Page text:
research areas

I. Iron-Sulfur Clusters in NO Signaling

Nitric oxide (NO) is an important signaling molecule that is involved in cell-cell communication, blood pressure regulation, neurotransmission, and antimicrobial activity, as well as pathologic effects such as DNA damage. Over the past ten years, several iron-sulfur containing regulatory proteins have been identified as the targets of NO, where gene transcription can be initiated upon reactions with NO. However, at present, little is known about how this modification occurs and what the modified products are. Using small synthetic molecules, we will elucidate the relevant chemistry of [Fe-S] clusters with NO in order to better understand a central dogma of [Fe-S] mediated NO signaling.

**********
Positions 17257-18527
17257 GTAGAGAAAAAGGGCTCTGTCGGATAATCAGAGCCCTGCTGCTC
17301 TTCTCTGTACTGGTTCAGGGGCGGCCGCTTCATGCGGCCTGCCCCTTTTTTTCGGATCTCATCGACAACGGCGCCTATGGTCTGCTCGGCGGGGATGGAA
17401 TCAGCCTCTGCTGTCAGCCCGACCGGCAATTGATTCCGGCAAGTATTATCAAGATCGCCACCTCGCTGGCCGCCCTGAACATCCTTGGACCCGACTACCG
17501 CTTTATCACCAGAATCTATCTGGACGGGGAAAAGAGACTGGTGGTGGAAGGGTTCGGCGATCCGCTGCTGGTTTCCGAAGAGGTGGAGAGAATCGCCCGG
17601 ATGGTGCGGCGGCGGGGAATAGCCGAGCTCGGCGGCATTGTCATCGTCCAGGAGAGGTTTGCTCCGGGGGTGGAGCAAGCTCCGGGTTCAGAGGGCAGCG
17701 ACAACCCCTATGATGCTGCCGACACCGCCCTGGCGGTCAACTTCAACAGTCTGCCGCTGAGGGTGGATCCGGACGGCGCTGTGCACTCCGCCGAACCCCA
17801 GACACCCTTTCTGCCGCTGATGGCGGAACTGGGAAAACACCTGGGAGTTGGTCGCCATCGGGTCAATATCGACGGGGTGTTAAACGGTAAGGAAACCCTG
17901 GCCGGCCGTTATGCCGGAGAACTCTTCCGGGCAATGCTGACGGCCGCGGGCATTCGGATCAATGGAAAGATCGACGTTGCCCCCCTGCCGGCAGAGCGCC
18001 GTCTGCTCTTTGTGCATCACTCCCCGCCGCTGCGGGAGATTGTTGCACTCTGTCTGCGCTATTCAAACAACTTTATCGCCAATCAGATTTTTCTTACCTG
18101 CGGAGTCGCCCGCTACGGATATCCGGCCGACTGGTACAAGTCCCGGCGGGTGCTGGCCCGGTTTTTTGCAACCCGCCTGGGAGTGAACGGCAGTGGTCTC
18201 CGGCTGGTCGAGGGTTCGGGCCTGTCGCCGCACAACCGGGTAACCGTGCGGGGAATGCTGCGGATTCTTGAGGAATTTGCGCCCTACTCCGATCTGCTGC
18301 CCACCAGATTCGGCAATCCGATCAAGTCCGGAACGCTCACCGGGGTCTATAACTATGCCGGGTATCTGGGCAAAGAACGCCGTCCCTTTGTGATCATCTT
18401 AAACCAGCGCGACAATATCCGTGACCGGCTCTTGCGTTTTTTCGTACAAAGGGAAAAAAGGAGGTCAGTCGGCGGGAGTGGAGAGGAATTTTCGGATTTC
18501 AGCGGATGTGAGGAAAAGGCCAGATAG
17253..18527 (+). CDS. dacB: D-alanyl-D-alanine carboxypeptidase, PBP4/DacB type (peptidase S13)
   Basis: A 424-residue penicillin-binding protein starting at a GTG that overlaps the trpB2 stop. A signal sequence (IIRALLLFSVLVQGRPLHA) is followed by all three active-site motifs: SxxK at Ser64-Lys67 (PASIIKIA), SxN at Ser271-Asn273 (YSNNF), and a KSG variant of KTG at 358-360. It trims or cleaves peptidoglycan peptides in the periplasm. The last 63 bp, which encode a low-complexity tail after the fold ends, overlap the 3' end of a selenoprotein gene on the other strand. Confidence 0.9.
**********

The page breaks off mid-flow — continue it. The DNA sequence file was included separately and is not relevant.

II. Carbon Dioxide Reduction

Carbon dioxide (CO2) is an excellent source of carbon and nature has ways to use it very wisely, e.g., production of glucose from CO2 by plants. However, an increased amount of CO2 can act as a harmful green house gas, much of which is constantly produced in urban countries, causing serious environmental problems. Inspired by metalloenzymes' structures and functions in dealing with CO2, we are developing biomimetic catalysts, i.e., synthetic compounds which can mimic the functions of enzymes, which can convert CO2 to useful forms of fuels such as methane and methanol.